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How Florida Statutes Affect Personal Injury Claims

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How Florida Statutes Affect Personal Injury Claims

Florida personal injury law comes from more than one source.

Most of it is ultimately based on common law (judge-made law), but some of it is based on statutes instead.

The interplay between common law and statutory law can be complex and nuanced, but an experienced personal injury attorney understands just about every detail.

Florida Statutes That Affect Personal Injury Claims

Florida Statutes That Affect Personal Injury Claims

Following is an incomplete list of statutes that might affect your personal injury claim. Other statutes sometimes apply too – even federal statutes in some cases. The statutes set forth below, however, apply more than others.

The Statute of Limitations

The statute of limitations sets the deadline by which you must either file a lawsuit over your claim, finalize a settlement, or abandon your claim. In March 2023, Florida’s personal injury statute of limitations deadline changed from four years after the date of the accident to two years after the date of the accident. 

Certain exceptions sometimes apply, such as if the victim was under 18 at the time of the injury.

Comparative Fault

Comparative fault is a system that applies when more than one party is at fault for an accident. Suppose, for example, that one party to a car accident was driving the wrong way on a one-way street, while the other party was driving at night with their headlights off. How do you distribute liability?

Florida follows a “modified comparative negligence” standard with a 51% recovery bar to address the issue. An accident victim who is found to be 51% or more responsible for their accident would be barred from recovering compensation. 

Otherwise, their damages can be reduced proportionate to their assigned percentage of blame. For example, sharing 25% of the blame means their damages can be reduced by 25%.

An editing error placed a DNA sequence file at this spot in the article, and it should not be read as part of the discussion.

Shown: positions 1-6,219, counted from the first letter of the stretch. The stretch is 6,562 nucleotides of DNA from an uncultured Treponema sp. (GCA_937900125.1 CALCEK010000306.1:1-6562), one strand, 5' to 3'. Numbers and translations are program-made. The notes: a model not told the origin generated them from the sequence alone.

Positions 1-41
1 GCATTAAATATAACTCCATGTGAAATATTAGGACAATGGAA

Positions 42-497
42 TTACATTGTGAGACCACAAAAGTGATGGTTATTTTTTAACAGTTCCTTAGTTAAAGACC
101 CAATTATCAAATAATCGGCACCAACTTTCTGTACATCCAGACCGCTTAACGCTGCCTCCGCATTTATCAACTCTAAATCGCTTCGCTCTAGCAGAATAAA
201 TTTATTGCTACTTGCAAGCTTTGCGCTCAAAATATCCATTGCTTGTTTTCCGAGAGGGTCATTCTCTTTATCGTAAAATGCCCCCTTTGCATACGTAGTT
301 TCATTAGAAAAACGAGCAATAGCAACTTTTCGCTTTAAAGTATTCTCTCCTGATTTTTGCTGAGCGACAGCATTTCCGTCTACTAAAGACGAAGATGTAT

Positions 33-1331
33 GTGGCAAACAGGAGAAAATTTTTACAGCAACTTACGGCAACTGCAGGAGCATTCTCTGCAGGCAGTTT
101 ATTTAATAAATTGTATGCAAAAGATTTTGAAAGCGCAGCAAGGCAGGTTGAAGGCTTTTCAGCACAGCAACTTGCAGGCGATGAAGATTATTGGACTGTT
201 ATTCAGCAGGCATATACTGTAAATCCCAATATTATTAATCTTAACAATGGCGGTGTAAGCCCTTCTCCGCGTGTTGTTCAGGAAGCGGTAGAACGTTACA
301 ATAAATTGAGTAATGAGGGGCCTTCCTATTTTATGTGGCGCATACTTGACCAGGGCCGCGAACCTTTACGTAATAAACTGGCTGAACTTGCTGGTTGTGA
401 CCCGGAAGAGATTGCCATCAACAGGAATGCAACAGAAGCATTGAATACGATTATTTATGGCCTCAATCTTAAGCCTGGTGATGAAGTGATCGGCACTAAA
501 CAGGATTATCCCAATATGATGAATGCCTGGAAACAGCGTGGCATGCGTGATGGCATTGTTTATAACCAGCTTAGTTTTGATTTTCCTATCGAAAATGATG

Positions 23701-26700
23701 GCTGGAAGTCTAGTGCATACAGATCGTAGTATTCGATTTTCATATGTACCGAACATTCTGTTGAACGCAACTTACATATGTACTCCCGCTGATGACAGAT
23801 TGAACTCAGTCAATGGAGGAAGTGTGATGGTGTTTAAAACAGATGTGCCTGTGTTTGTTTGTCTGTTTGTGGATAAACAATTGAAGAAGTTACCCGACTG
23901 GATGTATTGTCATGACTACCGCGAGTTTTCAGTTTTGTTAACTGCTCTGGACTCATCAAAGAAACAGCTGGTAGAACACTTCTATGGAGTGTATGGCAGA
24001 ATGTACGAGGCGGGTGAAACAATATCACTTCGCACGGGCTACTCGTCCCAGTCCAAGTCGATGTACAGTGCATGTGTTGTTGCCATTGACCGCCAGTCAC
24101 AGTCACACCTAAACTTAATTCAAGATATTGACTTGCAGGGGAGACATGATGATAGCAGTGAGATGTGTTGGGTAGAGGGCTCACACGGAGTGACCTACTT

Statutory Limitations on Damages

The Florida state legislature has taken active steps to prevent “runaway juries” from awarding ridiculously large sums to personal injury plaintiffs. In particular, the state has imposed the following limitations:

  • Florida law limits punitive damages to triple the amount of compensatory damages or $500,000, whichever is greater.
  • It also limits the amount of money you can win against Florida state and local governments to $200,000 for a single claim or $300,000 for all claims arising out of the same incident. 
  • You cannot sue the government for punitive damages.

The Florida legislature tried to put a cap on non-economic damages in medical malpractice cases, but the Florida Supreme Court found the cap to be a violation of the Florida Constitution

Insurance Bad Faith

Insurance bad faith occurs when an insurance company deals with a claimant fraudulently, dishonestly, deceitfully, or unfairly. It doesn’t matter whether you are a first-party claimant (the person who is insured) or a third-party claimant (someone who is entitled to compensation under someone else’s liability insurance policy). 

Either way, you can file an insurance bad faith claim and seek compensation not only for insurance bad faith but also for the underlying claim. 

Lack of Mandatory Auto Accident Liability Insurance

Florida is a no-fault auto insurance state. It requires all motorists with vehicles registered in Florida to carry at least $10,000 in personal injury protection (PIP) insurance and $10,000 in property damage insurance. 

However, Florida law does not require its drivers to carry personal injury liability insurance.